Dave McClure wrote this post on Moneyball investment and it sparked some thoughts for me.
Moneyball was all about looking for new metrics in an old game. Instead of looking for strong traditional results in potential recruits – like pace, arm or home runs hit – the Oakland A’s General Manager, Billy Beane, looked for subtle stats that indicated greater chances of team success, such as: ave balls faced/at plate, on base % and the number of walks a batter averaged. They would then model those stats and find the statistical probability that their team would score more runs than their opponents over a season. They did this, because instead of ‘investing’ in talented youths with potential they recruited proven players from the minor leagues, with history and data that pointed to strong performance accross their metrics. Previous performance pointed to strong continued performance, even in the Majors.
You can see this scenario already playing out in very simple ways in the investment arena. The rise of methodologies such as #leanstartup and the success of the Rework book by the guys at 37signals (and their blog, Signal vs. Noise) demonstrates a growing appreciation for the ‘minor leagues’ where businesses are built for revenue and the priviledge of their founders. If you look through the upcoming AngelList, you’ll see many of the people involved there are investing in many projects NOT for the returns alone but because they are happy to win at different metrics. Matt Mullenweg would like to invest in seed/early stage companies that Automattic may be able to buy later. What better way to prove a good buy, than see it play in the minor leagues first?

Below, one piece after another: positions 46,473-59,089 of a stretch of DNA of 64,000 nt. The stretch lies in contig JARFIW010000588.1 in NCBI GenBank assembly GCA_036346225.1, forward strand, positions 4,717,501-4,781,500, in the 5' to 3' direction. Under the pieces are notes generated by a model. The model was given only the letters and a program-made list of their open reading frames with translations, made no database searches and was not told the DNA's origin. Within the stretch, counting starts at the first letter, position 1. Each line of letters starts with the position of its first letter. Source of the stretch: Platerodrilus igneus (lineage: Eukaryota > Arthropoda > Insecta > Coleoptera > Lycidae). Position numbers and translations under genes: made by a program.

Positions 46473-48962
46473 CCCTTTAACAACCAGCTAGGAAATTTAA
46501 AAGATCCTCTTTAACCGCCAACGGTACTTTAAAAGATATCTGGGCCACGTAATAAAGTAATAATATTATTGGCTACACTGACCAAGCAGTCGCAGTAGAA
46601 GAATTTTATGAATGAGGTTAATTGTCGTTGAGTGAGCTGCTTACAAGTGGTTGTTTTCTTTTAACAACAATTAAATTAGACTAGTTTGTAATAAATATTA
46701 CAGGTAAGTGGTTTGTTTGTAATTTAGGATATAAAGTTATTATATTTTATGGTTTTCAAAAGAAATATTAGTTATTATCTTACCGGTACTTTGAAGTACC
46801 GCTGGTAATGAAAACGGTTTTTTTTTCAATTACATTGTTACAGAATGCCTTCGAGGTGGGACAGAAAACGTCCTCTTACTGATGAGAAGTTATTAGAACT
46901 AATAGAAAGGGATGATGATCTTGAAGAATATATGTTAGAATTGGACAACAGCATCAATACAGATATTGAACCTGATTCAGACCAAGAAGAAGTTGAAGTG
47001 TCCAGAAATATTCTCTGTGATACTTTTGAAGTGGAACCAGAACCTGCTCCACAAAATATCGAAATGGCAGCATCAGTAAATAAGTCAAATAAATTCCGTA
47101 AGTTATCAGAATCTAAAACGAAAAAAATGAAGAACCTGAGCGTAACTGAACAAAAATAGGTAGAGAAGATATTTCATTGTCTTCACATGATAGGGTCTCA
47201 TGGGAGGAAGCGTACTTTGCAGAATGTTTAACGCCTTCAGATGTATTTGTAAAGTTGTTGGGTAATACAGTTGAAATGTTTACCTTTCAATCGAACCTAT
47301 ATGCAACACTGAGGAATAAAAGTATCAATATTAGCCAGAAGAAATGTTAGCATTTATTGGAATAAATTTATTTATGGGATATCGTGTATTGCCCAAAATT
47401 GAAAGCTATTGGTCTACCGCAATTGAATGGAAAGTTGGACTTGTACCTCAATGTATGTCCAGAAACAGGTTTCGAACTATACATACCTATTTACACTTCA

Dave’s artcle is great, and his contention that investment companies should invest earlier and in smaller tranches is good. People are keener to invest in smaller lots because they’re happy not to be playing in tbe Major leagues. The game is changing towards one of survival (in an existential sense) and sustainable cash flow. Investment will change towards not backing companies until they have proven business models, or in need of funds to continue customer development finding it. Perhaps investors will possibly even move to recieving something more like ‘dividends’ from companies they strategically admire than being in the game of exits